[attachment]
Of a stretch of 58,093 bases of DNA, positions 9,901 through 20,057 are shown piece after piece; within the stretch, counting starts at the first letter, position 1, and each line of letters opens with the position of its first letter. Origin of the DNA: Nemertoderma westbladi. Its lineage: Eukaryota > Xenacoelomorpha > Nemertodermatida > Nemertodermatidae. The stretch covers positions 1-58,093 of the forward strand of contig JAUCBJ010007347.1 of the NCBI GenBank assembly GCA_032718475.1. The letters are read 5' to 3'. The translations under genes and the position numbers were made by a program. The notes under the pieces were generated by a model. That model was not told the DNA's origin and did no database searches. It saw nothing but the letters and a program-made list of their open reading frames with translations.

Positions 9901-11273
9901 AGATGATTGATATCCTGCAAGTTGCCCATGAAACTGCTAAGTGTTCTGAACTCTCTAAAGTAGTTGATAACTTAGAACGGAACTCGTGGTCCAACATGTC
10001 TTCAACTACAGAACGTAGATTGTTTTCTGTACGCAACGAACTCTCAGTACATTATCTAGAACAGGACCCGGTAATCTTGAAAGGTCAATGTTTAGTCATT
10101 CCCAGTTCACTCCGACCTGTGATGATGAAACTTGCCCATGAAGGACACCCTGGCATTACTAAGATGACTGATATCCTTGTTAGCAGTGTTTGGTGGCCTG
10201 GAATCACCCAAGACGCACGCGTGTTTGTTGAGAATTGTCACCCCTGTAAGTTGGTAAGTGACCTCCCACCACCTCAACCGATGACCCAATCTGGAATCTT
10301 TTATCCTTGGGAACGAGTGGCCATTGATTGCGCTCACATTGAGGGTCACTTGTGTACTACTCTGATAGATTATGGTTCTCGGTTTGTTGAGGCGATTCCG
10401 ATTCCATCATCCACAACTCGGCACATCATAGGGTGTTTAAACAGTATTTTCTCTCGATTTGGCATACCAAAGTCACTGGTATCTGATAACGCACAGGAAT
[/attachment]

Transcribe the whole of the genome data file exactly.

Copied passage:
Of a stretch of 58,093 bases of DNA, positions 9,901 through 20,057 are shown piece after piece; within the stretch, counting starts at the first letter, position 1, and each line of letters opens with the position of its first letter. Origin of the DNA: Nemertoderma westbladi. Its lineage: Eukaryota > Xenacoelomorpha > Nemertodermatida > Nemertodermatidae. The stretch covers positions 1-58,093 of the forward strand of contig JAUCBJ010007347.1 of the NCBI GenBank assembly GCA_032718475.1. The letters are read 5' to 3'. The translations under genes and the position numbers were made by a program. The notes under the pieces were generated by a model. That model was not told the DNA's origin and did no database searches. It saw nothing but the letters and a program-made list of their open reading frames with translations.

Positions 9901-11273
9901 AGATGATTGATATCCTGCAAGTTGCCCATGAAACTGCTAAGTGTTCTGAACTCTCTAAAGTAGTTGATAACTTAGAACGGAACTCGTGGTCCAACATGTC
10001 TTCAACTACAGAACGTAGATTGTTTTCTGTACGCAACGAACTCTCAGTACATTATCTAGAACAGGACCCGGTAATCTTGAAAGGTCAATGTTTAGTCATT
10101 CCCAGTTCACTCCGACCTGTGATGATGAAACTTGCCCATGAAGGACACCCTGGCATTACTAAGATGACTGATATCCTTGTTAGCAGTGTTTGGTGGCCTG
10201 GAATCACCCAAGACGCACGCGTGTTTGTTGAGAATTGTCACCCCTGTAAGTTGGTAAGTGACCTCCCACCACCTCAACCGATGACCCAATCTGGAATCTT
10301 TTATCCTTGGGAACGAGTGGCCATTGATTGCGCTCACATTGAGGGTCACTTGTGTACTACTCTGATAGATTATGGTTCTCGGTTTGTTGAGGCGATTCCG
10401 ATTCCATCATCCACAACTCGGCACATCATAGGGTGTTTAAACAGTATTTTCTCTCGATTTGGCATACCAAAGTCACTGGTATCTGATAACGCACAGGAAT